After a rash of Michael Swanwick’s name appearing everywhere in my usual online haunts, and seeing his name associated with every author I categorize as being cerebral, artistic, and innovative, it’s about time for one of his books to queue up on my TBR.
Bones of the Earth. Now that’s a pretty name. Visualizing rickety scaffolds in the mantel of the earth. Imagining Earth’s remnants floating in empty space. Pre book blurb, the possibilities are sensawendless.
*scans the first few pages*
Dinosaurs. It’s about dinosaurs.
So you mean, like, literal bones of the earth?
*scans some more*
Dinos with time travel.
When a strange man named Griffin approaches Richard Leyster about a new job, Leyster is poised to turn him down, sufficiently happy with his prestigious appointment as a paleontologist at the Smithsonian. But Griffin makes vague promises of unbelievable research opportunities and seems certain that Leyster will accept the offer. Then Griffin leaves a mysterious cooler on Leyster’s desk. The cooler contains a Stegosaurus head. A fresh Stegosaurus head. Leyster’s life is about to change forever.
If there’s nothing more contrived sounding than a book about time travel and dinosaurs, at least Swanwick offers some potentially literary and risqué details to enrich this obvious cart-before-the-horse, contract-before-the-book type tale: morally gray characters, scandalous group sex, and controversial theoretical postulations. People have said good things about this author, so he is definitely going to rescue this. He is definitely going to rescue this. He is definitely—
But either Swanwick’s heart just wasn’t in it, or the publisher angled for a dumbed down book. Unlikeable characters? Great! Let’s explore humanity through depictions of complicated people… or, okay, let’s just make them comically unlikeable. Whatevs. Controversial theoretical postulations? Awesome! Share with us the latest groundbreaking theories about dinosaurs and time travel… or, you could just throw out some crazy bullshit about patriarchal ranching practices of T-Rex and his prey. Scandalous group sex? Excellent! At least make this a one-handed read… oh, well, no… it’s mostly sit-com cutaways of dorky people initiating sex. Not hot.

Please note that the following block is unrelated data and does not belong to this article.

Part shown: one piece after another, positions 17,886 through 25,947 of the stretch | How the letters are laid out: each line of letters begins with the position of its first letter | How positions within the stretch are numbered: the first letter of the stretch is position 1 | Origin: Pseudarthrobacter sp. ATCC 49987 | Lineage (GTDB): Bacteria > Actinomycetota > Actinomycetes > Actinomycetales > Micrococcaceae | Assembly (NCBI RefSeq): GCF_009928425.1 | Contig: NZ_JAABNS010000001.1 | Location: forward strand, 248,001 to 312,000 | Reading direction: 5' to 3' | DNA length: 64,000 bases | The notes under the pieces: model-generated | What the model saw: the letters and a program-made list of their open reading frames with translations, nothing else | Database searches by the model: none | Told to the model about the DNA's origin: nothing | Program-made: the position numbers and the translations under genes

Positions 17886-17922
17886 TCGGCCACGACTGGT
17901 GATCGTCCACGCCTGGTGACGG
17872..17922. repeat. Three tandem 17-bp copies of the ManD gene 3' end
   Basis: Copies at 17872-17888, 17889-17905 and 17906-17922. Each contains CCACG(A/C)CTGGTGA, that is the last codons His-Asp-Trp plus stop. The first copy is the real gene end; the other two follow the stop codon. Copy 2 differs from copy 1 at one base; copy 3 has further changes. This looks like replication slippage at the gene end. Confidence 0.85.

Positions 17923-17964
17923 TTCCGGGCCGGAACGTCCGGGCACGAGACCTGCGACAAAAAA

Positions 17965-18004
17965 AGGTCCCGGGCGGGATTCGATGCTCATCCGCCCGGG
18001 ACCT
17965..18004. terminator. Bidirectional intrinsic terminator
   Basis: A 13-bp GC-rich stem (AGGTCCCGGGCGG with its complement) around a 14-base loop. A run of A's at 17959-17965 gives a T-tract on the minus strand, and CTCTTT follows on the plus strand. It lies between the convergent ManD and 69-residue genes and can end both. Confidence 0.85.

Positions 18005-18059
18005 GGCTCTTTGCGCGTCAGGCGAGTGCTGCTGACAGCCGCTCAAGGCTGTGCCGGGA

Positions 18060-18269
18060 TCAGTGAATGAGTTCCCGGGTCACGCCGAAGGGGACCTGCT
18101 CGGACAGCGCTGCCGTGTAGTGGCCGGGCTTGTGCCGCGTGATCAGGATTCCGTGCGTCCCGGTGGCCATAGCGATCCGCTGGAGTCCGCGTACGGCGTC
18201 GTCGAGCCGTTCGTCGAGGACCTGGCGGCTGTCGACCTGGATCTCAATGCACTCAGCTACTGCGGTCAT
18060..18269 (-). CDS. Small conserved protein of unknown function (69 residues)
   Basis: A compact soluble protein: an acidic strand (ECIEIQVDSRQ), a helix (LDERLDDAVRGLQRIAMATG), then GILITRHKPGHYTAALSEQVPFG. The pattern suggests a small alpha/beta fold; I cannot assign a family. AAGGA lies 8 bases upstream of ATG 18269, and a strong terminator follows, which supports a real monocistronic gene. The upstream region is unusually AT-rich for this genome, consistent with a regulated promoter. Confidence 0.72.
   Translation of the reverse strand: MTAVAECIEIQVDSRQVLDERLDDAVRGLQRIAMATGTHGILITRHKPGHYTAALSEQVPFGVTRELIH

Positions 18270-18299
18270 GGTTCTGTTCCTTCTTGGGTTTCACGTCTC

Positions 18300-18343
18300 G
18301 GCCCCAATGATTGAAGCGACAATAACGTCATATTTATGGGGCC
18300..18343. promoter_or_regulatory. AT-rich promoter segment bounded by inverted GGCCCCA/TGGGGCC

There’s something just shallow about it. More vivid is the scene where the cigar-chomping publisher spouts off marketable tropes while the writer scribbles notes: Dinosaurs! Time travel! Sex! Male/female protagonist sexual tension disrupted by a career-related misunderstanding! Abortion! But don’t really have an abortion because we want to attract middle American readers! Science!
Your average paint-by-numbers, science-based-ish commercial book. Written for the blurb alone.
Having recently given a mildly satisfied review to another commercial feeling, narratively bland novel, also designed for the grocery store shelves, I feel justified in saying that Bones of the Earth doesn’t meet the standards of commercial, mainstream fiction. Yes, I realize writers gotta pay the bills, too, but it can be done better, and anyway, that drags us into a discussion on the responsibility of the arts within a capitalist system, and we’re really just here to talk about spaceships. Or dinos. Whichever.
But don’t discount Swanwick yet! I’m not done with him! I’ve got the highly acclaimed Station of the Tide (1991) and Jack Faust (1997) on my TBR. Authors and critics I love happen to love Swanwick, so I think I picked a bad oogenerus.